7.8 Multiple Occupancy Buildings ................................................................................... 30
7.8.1 Overview................................................................................................................... 30
7.8.2 New Building Design – Single Intake and Single Service ......................................... 31
7.8.3 New Building Design – Multiple Intakes and One Service ........................................ 32
© UK Power Networks 2012 All rights reserved 2 of 48
Document Number: EDS 06-0017 Customer Installation Earthing Design
Version: 3.1
Date: 22/08/2012

7.8.4 Multiple Services to a Single Customer or Building................................................... 34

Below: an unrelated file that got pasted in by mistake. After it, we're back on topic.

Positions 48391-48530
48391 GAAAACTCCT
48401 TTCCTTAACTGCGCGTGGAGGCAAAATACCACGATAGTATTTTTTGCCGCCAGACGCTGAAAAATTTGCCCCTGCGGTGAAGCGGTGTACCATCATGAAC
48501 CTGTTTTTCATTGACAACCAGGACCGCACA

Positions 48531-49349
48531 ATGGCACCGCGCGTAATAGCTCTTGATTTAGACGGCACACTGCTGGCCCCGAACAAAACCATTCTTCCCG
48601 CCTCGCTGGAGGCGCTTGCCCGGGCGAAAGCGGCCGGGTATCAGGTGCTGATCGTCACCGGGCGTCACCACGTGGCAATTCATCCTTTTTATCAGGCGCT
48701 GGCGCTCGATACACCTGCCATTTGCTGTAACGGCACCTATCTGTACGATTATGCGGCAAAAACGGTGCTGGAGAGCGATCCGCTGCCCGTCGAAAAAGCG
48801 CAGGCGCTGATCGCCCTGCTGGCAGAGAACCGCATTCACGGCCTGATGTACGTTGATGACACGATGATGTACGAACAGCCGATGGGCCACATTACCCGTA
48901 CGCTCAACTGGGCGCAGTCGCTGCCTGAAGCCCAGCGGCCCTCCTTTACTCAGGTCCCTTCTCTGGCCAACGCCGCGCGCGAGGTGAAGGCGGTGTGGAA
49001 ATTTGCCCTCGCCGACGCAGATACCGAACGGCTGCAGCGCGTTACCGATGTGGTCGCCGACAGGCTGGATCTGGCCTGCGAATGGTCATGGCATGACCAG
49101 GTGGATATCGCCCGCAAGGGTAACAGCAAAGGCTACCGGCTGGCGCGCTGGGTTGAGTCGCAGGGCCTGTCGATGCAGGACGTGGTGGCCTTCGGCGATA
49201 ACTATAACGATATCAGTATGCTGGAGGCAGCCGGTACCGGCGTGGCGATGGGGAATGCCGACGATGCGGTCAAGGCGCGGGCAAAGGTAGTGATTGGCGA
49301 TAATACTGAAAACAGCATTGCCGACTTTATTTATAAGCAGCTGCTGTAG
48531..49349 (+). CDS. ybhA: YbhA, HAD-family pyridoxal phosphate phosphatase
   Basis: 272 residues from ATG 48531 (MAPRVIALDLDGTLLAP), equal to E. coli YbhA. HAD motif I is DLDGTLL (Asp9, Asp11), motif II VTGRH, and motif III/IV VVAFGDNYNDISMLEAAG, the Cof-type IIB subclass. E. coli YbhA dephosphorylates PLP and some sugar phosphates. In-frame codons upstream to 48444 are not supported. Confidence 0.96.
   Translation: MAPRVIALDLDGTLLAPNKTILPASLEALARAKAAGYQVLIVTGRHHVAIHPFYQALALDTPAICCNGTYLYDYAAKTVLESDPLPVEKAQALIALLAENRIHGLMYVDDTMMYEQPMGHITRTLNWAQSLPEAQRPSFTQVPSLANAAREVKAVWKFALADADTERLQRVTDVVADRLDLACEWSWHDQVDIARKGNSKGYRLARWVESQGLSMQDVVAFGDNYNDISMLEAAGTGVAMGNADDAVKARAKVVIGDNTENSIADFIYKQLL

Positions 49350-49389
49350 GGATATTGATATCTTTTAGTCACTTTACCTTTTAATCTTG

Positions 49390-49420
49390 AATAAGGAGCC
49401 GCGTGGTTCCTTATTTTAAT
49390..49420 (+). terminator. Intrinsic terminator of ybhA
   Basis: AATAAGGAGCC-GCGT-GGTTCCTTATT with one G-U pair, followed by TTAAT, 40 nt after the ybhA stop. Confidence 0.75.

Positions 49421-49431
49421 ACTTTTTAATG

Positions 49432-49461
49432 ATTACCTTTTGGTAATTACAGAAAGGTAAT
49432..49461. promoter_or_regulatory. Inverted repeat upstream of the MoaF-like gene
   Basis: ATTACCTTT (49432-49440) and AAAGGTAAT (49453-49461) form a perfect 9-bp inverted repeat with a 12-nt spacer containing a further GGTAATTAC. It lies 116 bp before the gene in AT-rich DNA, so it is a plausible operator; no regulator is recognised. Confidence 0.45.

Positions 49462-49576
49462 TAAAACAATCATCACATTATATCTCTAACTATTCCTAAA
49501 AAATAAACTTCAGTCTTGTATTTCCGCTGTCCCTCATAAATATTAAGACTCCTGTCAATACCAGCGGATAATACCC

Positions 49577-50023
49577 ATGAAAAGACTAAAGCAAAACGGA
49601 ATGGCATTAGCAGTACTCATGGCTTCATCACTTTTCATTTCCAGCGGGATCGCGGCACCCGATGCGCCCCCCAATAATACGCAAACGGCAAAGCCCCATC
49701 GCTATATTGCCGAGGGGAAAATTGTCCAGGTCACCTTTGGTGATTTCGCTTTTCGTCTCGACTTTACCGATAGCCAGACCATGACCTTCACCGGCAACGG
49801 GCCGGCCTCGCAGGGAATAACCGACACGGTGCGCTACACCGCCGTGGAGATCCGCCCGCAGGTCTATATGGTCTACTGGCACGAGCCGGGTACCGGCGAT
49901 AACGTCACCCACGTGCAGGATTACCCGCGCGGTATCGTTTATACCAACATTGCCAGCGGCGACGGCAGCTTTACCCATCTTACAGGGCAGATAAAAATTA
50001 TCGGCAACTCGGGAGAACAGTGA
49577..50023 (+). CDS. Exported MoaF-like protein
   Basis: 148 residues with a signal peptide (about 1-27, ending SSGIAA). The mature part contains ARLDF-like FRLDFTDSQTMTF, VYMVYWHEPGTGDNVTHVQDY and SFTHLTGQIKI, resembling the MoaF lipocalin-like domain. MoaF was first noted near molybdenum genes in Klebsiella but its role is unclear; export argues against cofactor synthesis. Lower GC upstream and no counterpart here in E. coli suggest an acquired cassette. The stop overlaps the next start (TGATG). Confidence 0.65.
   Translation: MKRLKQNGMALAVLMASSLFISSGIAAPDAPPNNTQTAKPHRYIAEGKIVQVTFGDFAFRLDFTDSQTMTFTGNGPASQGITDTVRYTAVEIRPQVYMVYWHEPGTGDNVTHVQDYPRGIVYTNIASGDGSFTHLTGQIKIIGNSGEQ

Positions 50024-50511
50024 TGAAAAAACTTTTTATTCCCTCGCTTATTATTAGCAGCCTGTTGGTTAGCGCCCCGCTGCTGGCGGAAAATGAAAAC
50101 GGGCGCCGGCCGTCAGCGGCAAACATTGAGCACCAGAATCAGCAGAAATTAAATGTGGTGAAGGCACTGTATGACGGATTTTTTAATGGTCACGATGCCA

7.8.5 Existing Buildings...................................................................................................... 35
7.8.6 End-of-main Earth Electrode..................................................................................... 35
7.9 Metal-clad Buildings.................................................................................................. 35
7.10 Conversion of Older Properties into Flats ................................................................. 35
7.11 Cathodic Protection Installations............................................................................... 35
7.12 Small Radio Stations – Requiring a Functional Earth ............................................... 36
7.13 Mobile Phone Masts.................................................................................................. 36
7.14 Mobile Phone Base Stations and Masts Associated with Substations...................... 36
7.14.1 MPBS and Masts Adjacent to a COLD Secondary Substation ................................. 37
7.14.2 MPBS and Masts Adjacent to a HOT Secondary Substation/Pole-mounted Site ..... 37